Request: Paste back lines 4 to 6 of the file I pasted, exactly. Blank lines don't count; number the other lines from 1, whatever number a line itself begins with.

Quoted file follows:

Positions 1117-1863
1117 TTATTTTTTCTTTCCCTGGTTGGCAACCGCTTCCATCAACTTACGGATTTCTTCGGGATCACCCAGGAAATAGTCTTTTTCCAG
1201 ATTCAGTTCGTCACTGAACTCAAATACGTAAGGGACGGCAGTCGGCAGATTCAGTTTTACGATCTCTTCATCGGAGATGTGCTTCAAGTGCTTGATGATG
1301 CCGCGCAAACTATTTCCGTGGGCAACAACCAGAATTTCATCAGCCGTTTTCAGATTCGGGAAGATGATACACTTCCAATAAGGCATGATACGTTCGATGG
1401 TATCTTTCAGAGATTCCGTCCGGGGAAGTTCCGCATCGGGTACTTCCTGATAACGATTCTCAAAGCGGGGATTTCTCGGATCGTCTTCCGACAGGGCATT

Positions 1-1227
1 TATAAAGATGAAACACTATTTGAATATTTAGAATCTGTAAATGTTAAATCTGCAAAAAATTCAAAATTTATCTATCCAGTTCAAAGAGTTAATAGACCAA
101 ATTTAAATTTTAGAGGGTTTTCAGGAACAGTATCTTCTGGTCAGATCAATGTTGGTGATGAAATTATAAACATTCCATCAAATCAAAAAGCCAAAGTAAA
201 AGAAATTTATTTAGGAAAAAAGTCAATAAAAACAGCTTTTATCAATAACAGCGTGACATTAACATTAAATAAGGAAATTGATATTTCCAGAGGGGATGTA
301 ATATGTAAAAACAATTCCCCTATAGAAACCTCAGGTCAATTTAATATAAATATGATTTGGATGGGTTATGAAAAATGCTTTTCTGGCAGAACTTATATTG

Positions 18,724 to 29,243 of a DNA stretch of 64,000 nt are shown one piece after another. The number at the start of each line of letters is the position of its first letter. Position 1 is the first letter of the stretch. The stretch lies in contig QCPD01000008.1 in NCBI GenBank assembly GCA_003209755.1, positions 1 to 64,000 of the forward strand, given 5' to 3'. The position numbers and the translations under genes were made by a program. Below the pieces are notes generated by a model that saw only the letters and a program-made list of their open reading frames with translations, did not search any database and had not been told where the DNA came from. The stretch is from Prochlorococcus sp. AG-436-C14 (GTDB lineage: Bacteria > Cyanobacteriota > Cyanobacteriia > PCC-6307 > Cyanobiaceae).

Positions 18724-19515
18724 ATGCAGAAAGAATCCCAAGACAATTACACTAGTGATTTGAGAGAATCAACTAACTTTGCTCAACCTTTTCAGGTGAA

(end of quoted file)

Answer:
1301 CCGCGCAAACTATTTCCGTGGGCAACAACCAGAATTTCATCAGCCGTTTTCAGATTCGGGAAGATGATACACTTCCAATAAGGCATGATACGTTCGATGG
1401 TATCTTTCAGAGATTCCGTCCGGGGAAGTTCCGCATCGGGTACTTCCTGATAACGATTCTCAAAGCGGGGATTTCTCGGATCGTCTTCCGACAGGGCATT

Positions 1-1227